Swedish court’s decision to free Chinese suspect ‘a major setback’ for global fugitive hunt
- Former head of grain storage facility Qiao Jianjun is wanted on suspicion of having embezzled millions of dollars
- Development could be part of broader pushback against China amid distrust of legal system, political scientist says
A decision by Sweden’s top court to release one of China’s most wanted fugitives is “a major setback” for Beijing’s global hunt for corruption suspects, analysts say.
While Sweden’s Supreme Court has yet to discuss the matter with the government in Stockholm, Qiao’s lawyer Henrik Olsson Lilja said the court had “made a preliminary decision not to extradite him”. “This is a very strong indication that they will not grant the Chinese request,” Lilja said.
Qiao, the former director of a government grain storage facility in Hunan province, fled the country in November 2011 and spent more than six years on the run before being arrested by Swedish police on June 25 last year following a request from Beijing.
Zhuang Deshui, deputy director of Peking University’s Clean Government Centre, said China’s anti-corruption body appeared to have been expecting a different outcome for Qiao a year ago.
“The Central Commission for Discipline Inspection was fairly optimistic about the case,” Zhuang said. “Chinese officials went to visit Qiao in Sweden after his arrest and it seemed it was a only a matter of protocol.”
In a documentary on China’s hunt for fugitives released in January, graft-busters working on Qiao’s case said it could become a textbook example of how suspects can be tracked down overseas, citing his arrest in Sweden.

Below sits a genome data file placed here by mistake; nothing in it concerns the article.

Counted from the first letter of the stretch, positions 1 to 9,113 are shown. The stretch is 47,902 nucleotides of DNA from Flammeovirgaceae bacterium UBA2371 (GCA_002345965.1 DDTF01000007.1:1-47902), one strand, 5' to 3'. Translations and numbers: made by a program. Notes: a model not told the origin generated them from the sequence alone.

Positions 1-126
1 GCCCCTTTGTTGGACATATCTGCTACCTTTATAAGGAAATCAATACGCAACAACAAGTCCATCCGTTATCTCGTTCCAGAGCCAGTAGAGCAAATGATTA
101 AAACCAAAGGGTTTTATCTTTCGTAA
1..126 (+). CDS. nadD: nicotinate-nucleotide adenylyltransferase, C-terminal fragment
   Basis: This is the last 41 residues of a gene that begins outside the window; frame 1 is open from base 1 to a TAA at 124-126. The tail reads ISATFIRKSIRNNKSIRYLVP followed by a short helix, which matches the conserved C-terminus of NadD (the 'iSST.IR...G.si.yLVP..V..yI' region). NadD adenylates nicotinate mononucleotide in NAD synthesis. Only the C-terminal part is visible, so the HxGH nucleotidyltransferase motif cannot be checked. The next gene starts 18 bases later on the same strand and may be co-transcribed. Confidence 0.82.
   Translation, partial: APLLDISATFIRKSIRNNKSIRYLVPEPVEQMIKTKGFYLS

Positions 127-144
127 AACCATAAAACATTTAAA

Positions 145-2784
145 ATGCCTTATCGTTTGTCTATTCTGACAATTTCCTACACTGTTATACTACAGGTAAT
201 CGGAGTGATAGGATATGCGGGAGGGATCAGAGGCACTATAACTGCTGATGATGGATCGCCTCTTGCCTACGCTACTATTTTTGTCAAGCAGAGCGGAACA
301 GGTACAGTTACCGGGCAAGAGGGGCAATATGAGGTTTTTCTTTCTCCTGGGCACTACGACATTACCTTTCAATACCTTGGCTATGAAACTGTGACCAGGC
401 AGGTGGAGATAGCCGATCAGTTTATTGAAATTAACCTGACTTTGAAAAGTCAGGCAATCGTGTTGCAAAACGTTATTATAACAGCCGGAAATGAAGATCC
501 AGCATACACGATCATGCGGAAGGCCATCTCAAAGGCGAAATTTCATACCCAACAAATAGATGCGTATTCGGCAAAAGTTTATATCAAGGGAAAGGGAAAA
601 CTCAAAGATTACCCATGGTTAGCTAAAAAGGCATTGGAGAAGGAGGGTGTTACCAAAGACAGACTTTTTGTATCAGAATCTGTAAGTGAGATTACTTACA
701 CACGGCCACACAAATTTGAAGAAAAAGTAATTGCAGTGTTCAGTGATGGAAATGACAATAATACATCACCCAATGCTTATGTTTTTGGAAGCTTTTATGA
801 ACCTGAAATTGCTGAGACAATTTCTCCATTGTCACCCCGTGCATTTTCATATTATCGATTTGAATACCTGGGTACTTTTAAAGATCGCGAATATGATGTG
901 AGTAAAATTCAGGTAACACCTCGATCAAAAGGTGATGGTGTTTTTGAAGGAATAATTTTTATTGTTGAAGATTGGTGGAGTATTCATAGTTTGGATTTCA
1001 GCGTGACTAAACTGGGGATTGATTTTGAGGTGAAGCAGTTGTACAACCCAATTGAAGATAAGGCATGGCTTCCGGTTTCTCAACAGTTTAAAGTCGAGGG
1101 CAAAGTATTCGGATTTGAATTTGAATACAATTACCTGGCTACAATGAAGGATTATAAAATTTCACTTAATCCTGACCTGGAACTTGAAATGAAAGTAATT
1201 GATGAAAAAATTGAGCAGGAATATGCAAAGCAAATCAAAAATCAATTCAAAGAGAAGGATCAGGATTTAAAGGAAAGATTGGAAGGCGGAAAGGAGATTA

“If the case is successfully concluded, it could be a textbook-like case study,” said Zhou Congyuan, from the international cooperation bureau of China’s national anti-graft body. “No country will want to damage its reputation by [sheltering] corruption.”
There is no extradition treaty between Beijing and Stockholm, and China made the request for Qiao under the United Nations Convention Against Corruption. If granted, it would be China’s first successful extradition under this convention.
Wu Qiang, a political scientist formerly with Tsinghua University in Beijing, said the development in Sweden could be part of a broader pushback against China amid distrust of its judicial system.
“This case carries significance – it’s a major setback for the anti-graft agency,” Wu said. “The case of Meng Hongwei and the Hong Kong protests have had a huge impact on China’s hunt for overseas fugitives.”
He was the first mainland Chinese to head the international policing agency and was last seen in France in September.
Meng’s wife, who insisted that her husband had been arrested for political reasons, was granted political asylum in France in May.
Meanwhile, mass protests in Hong Kong have shown a widespread lack of trust in the mainland’s legal system. Up to 2 million people are estimated to have taken to the streets in one of the protests last week over an extradition bill that would allow fugitive transfers with jurisdictions including mainland China, amid fears they would not get a fair trial there.
Qiao was among the most wanted corruption suspects on China’s list. According to Chinese media, Beijing has been working with 20 countries and regions – including the United States, Europe and Asia – where Qiao is believed to have moved money, seeking to freeze his accounts.
News of Qiao’s release came a day after the Swedish government released a damning assessment of China’s record on democracy, human rights and the rule of law.
The report, which criticised China’s use of the death penalty and its ill-treatment of prisoners, was blasted by Beijing’s embassy in Stockholm on Thursday as “biased” and “unfair”.